On January 29, 2022, the Zahava and Moshael Straus Center for Torah and Western Thought, in partnership with the Shevet Glaubach Center for Career Strategy and Professional Development, hosted letters editor of The Wall Street Journal Elliot Kaufman in conversation with Straus Center Deputy Director Rabbi Dr. Stu Halpern. The event, hosted at Congregation Shearith Israel in New York, invited students and guests to hear from Kaufman about his role at the Journal and how his Jewish identity has shaped his career.
Kaufman started off the evening by outlining his own intellectual journey. A precocious seven-year-old who read newspapers in order to have something insightful to say at the dinner table, Kaufman had what he describes as “a classic North American-Jewish upbringing.” He grew up in a Conservative Jewish family that valued Jewish traditions and closely followed the latest news from Israel.
At Stanford University, while working as an assistant manager to the basketball team, Kaufman submitted his first article to the university paper, Stanford Magazine. Kaufman soon became a key contributor to the paper, reporting on local stories for the student body.
It was also at Stanford that Kaufman had his first exposure to Modern Orthodox Jews—on campus and as a summer fellow at The Tikvah Fund. It was then that Kaufman developed an aspiration to adopt a stricter observance of Jewish tradition later in life.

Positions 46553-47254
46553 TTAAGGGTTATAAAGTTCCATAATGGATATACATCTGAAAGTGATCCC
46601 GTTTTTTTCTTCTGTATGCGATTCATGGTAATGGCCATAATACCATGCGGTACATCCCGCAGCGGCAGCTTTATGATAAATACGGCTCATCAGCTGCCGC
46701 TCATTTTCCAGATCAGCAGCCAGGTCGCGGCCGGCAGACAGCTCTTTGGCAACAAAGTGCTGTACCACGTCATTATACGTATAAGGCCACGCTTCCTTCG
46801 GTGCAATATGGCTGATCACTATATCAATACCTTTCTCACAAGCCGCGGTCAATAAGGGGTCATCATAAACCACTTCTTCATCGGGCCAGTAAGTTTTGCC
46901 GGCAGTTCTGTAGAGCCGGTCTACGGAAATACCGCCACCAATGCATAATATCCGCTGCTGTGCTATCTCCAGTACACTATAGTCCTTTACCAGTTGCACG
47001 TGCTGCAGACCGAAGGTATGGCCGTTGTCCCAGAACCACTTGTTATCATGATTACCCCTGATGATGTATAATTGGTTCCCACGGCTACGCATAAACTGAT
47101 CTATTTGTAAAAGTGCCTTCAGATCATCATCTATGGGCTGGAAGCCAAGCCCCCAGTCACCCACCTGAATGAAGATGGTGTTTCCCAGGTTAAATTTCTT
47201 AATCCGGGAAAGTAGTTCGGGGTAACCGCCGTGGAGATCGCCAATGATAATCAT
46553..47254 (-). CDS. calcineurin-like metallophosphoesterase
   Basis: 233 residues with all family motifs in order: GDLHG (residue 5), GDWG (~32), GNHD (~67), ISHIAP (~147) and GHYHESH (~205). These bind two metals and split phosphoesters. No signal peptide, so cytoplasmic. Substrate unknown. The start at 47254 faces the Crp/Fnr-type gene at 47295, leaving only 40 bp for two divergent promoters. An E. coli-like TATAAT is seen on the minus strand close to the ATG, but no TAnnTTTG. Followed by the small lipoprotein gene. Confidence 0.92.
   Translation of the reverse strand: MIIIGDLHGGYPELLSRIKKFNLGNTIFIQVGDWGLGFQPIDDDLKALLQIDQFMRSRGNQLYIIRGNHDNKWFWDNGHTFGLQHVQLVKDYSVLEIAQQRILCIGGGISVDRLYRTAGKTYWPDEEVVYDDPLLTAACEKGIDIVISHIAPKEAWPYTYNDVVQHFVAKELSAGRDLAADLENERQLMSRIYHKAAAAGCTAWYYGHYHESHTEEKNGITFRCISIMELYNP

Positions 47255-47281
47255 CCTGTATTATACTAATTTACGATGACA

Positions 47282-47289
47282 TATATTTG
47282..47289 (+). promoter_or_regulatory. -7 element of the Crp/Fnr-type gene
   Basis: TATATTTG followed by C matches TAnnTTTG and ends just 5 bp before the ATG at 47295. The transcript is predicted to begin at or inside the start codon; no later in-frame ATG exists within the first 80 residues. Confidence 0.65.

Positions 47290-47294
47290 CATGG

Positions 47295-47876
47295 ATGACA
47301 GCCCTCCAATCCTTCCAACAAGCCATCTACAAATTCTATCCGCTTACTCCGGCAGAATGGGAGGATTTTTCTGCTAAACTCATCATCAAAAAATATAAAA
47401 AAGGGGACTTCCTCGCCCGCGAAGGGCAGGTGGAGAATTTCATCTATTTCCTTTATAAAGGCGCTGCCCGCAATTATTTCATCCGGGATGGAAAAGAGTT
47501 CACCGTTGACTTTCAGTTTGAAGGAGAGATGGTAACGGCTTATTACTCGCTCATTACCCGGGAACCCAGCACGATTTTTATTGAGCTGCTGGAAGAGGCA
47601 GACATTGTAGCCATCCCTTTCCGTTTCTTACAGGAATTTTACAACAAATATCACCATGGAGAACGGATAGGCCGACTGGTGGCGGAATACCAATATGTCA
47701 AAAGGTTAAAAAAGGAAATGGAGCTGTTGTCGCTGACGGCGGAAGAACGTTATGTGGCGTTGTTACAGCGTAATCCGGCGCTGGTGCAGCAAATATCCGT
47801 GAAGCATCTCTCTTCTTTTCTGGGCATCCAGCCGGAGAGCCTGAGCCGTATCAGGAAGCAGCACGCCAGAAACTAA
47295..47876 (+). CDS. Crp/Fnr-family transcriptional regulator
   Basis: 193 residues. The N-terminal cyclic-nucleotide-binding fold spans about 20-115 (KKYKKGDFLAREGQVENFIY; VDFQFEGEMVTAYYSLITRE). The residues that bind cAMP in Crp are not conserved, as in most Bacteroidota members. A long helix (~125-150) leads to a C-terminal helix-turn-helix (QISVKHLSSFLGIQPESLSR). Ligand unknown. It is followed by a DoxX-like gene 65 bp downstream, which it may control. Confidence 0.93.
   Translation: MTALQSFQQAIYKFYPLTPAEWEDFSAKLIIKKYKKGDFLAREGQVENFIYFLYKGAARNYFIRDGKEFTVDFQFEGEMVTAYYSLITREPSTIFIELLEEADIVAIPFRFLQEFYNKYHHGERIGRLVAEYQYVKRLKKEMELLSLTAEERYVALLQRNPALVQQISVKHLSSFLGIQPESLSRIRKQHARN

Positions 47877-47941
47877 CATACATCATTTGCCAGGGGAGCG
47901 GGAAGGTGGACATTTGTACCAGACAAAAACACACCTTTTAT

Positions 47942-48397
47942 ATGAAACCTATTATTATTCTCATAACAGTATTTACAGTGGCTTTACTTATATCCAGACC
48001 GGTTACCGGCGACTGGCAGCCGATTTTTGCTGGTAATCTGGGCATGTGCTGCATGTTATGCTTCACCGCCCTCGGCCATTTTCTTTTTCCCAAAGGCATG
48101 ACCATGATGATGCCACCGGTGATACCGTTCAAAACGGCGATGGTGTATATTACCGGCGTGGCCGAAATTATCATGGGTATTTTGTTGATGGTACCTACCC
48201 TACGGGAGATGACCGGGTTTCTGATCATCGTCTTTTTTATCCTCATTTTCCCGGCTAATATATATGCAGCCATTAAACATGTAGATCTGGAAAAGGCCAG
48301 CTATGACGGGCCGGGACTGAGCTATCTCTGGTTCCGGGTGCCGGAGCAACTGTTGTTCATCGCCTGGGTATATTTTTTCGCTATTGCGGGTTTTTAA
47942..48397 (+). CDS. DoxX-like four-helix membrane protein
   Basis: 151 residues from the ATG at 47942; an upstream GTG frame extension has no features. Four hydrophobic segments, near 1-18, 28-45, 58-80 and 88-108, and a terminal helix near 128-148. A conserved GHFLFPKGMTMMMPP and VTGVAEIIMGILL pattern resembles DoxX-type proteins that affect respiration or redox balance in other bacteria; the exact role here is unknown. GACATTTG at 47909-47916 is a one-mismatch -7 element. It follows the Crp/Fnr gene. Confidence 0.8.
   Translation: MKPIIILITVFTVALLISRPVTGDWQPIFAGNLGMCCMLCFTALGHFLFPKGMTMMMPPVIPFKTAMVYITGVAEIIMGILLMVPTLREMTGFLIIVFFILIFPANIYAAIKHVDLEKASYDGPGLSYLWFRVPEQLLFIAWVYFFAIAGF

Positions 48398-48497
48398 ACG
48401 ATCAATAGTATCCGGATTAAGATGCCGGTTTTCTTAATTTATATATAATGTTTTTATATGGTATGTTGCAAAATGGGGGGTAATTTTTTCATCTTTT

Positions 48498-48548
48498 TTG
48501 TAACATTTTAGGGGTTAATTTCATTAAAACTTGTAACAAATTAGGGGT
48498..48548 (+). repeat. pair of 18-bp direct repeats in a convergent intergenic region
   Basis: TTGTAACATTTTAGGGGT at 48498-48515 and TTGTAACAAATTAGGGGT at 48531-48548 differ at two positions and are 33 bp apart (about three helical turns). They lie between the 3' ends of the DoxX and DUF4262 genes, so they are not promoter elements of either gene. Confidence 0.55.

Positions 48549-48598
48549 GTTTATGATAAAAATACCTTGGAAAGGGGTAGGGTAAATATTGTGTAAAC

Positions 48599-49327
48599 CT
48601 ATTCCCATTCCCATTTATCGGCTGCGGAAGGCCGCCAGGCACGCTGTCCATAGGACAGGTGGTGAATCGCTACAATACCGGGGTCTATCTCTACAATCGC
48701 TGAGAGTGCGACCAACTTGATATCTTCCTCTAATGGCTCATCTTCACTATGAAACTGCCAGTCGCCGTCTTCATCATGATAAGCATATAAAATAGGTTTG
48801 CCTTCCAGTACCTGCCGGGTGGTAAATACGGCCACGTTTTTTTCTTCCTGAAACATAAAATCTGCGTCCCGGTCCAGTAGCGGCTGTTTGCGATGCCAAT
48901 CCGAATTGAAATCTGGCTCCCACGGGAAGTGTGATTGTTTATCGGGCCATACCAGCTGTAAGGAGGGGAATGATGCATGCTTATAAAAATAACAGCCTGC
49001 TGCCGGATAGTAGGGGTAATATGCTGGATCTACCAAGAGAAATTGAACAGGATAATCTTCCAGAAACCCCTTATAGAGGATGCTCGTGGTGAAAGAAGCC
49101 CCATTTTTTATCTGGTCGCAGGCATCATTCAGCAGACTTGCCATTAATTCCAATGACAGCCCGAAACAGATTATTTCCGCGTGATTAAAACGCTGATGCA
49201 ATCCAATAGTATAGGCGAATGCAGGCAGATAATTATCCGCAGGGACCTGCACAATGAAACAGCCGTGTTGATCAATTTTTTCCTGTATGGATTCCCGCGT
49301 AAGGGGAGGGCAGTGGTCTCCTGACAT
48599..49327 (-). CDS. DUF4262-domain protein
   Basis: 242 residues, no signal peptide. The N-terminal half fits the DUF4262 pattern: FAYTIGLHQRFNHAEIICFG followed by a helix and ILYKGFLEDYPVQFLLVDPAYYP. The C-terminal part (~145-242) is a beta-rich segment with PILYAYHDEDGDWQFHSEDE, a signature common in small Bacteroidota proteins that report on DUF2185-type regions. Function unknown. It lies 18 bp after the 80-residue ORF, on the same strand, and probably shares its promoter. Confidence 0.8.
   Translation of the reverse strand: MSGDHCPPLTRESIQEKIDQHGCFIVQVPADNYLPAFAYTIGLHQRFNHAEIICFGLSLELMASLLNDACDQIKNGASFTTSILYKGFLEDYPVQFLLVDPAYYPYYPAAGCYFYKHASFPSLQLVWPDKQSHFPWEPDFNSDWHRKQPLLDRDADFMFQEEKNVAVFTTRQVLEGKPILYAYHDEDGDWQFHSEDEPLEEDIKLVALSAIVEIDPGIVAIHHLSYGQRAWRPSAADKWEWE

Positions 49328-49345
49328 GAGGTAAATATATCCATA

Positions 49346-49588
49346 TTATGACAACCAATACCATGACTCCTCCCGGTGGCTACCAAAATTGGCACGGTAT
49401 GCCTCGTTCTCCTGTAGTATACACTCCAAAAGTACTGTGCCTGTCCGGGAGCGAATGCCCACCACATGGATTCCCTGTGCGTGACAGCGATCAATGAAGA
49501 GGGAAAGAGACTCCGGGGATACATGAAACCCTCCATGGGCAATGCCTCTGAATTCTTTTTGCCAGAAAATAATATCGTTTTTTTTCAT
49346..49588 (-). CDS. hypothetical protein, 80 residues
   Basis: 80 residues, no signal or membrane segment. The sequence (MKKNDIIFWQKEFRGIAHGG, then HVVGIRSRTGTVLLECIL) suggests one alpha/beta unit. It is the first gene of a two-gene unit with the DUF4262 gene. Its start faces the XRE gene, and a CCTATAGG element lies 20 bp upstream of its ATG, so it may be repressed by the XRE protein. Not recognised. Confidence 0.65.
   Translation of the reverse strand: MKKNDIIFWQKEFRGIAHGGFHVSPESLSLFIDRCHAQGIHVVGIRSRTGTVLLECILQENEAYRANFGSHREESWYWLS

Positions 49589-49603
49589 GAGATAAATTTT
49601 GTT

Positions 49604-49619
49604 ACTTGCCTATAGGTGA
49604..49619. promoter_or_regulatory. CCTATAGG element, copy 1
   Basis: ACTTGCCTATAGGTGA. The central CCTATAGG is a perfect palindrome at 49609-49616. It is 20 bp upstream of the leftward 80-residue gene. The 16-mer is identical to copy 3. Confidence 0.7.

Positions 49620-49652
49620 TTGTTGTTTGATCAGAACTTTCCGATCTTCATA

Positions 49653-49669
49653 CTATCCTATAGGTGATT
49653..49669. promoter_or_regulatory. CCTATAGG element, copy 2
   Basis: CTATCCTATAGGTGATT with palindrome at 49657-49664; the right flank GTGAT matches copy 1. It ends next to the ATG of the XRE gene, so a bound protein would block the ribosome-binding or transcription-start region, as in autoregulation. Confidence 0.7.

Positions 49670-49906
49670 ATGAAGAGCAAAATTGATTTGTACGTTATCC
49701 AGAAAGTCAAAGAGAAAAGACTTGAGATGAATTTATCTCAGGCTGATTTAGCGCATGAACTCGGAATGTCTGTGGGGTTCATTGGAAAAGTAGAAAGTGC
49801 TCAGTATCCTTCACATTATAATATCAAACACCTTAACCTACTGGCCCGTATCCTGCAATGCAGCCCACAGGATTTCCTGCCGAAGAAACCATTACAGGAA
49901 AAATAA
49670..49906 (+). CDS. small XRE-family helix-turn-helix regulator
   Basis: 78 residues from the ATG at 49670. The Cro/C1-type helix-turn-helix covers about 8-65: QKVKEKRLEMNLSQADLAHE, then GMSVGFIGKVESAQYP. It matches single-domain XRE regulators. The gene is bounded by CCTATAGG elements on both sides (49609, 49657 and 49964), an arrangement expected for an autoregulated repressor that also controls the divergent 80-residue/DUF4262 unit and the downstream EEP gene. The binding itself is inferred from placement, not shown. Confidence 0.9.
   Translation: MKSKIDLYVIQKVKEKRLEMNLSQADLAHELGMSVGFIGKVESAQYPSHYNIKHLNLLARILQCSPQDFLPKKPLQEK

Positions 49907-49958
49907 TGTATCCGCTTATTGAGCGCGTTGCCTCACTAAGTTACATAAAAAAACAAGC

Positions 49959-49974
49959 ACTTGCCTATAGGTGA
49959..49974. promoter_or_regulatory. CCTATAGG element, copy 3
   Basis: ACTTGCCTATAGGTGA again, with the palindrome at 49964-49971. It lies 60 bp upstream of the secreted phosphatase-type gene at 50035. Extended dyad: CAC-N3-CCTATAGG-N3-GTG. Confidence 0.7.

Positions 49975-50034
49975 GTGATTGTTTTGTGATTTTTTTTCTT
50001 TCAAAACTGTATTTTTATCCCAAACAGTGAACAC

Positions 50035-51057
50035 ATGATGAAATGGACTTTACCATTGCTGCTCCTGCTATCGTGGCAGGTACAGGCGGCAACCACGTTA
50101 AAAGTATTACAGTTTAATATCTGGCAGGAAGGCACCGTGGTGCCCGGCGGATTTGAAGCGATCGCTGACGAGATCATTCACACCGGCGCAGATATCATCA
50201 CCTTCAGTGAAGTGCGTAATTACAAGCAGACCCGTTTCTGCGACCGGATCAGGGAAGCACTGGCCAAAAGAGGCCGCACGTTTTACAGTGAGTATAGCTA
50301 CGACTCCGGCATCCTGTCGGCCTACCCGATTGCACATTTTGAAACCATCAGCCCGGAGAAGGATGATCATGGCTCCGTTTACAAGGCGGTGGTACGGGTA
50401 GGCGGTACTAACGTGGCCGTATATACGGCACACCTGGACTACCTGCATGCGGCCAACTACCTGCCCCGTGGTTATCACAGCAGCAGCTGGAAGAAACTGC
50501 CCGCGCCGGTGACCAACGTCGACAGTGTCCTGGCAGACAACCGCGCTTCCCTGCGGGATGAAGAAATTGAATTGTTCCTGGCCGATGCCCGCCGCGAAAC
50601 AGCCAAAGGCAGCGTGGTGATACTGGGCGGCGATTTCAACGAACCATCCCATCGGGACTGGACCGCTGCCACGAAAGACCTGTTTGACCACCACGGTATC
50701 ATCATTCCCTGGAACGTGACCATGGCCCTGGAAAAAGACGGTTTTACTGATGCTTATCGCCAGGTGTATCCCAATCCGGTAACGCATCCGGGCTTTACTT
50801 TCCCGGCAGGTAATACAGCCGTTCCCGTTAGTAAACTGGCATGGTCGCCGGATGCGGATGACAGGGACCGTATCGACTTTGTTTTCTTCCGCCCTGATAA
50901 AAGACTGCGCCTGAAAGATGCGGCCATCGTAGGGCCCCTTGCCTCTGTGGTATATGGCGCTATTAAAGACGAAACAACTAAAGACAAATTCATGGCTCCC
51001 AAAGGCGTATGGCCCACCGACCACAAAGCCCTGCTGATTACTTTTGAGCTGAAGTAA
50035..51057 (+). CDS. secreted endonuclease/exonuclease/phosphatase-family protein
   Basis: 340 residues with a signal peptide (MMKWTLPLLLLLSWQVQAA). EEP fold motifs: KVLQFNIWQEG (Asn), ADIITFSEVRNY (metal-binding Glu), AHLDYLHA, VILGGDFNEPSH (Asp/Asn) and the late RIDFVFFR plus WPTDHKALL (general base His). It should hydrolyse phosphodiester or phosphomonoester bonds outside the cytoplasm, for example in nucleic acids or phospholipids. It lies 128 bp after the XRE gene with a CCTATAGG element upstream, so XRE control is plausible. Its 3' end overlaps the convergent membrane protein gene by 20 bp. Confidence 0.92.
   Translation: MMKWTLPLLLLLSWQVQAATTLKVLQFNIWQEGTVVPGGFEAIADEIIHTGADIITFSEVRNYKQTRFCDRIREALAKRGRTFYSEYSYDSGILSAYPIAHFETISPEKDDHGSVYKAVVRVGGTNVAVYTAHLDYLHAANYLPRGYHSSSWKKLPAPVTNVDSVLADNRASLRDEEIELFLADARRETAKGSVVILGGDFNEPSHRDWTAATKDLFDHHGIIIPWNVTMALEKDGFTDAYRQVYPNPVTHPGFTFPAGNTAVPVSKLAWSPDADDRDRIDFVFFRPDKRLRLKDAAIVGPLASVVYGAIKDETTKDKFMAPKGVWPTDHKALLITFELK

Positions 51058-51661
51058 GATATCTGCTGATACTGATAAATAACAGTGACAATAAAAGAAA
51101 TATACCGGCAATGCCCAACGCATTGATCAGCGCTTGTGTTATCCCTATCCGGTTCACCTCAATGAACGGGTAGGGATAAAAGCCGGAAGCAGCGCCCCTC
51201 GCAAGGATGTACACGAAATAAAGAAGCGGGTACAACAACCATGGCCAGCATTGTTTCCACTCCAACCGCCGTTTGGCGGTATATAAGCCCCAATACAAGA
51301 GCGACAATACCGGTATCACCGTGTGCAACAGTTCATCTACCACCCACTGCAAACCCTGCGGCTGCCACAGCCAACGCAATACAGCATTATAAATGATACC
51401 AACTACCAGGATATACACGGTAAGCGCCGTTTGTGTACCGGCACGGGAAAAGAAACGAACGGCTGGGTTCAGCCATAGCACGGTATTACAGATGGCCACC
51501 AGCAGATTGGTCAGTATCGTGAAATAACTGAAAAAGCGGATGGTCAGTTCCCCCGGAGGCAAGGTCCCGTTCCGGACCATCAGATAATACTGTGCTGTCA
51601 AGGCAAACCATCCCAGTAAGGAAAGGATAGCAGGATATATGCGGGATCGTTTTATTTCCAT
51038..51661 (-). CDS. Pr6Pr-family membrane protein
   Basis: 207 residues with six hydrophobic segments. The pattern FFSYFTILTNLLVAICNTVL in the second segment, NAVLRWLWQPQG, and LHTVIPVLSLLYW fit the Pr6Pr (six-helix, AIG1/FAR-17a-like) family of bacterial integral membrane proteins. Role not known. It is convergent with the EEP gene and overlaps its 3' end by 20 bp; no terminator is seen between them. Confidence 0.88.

After university,Kaufman took up a fellowship at The Wall Street Journal that evolved into a full-time position. As assistant editorial features editor, Kaufman would edit and fact-check op-eds and columns for the opinion section of the Journal. In 2021, he took over as letters editor, putting him in charge of selecting, editing and sometimes soliciting letters to the editor in the daily paper.
Generally, the letters editor receives around 400 letters from readers each day. Kaufman’s job is to sift through them and select a few for publication. By tradition, each letter is limited to 272 words—the length of Abraham Lincoln’s Gettysburg Address. Kaufman looks for content that “leaps off the page” in selecting his letters. He asserted that an experienced editor can usually evaluate the quality of a letter in seconds.
Additionally, Kaufman continues to write op-eds and editorials at WSJ and for other publications, often tackling matters of interest to the Jewish community, such as his piece addressing Kanye West’s antisemitism in Commentary.
Kaufman said that the heavy coverage of Jewish topics in the media reflected the general public’s great interest in Jewish stories. “Jewish stories are big stories.” Kaufman asserted, and thus “there are endless Jewish stories” ripe for reporting on.
Kaufman concluded the conversation with some closing advice for students aspiring to publish their own articles. “Write about what you know,” he said. Journals, magazines and newspapers seek to amplify the voices of authors who have a stake in their subject matter. In the event that a subject is beyond their expertise, Kaufman advises students to “be journalists” and interview people central to the story.
“The most compelling pieces about Jews are written by Jews,” Kaufman noted. Though, he also noted this principle is sometimes abused by authors who are convinced that they can comment on every Jewish subject by the mere virtue of their Jewish background.
All throughout, Yeshiva University students drove the conversation, challenging the speaker with sharp questions and comments.
This event was the latest in a series of programs sponsored or co-sponsored by the Straus Center and the Shevet Glaubach Center.
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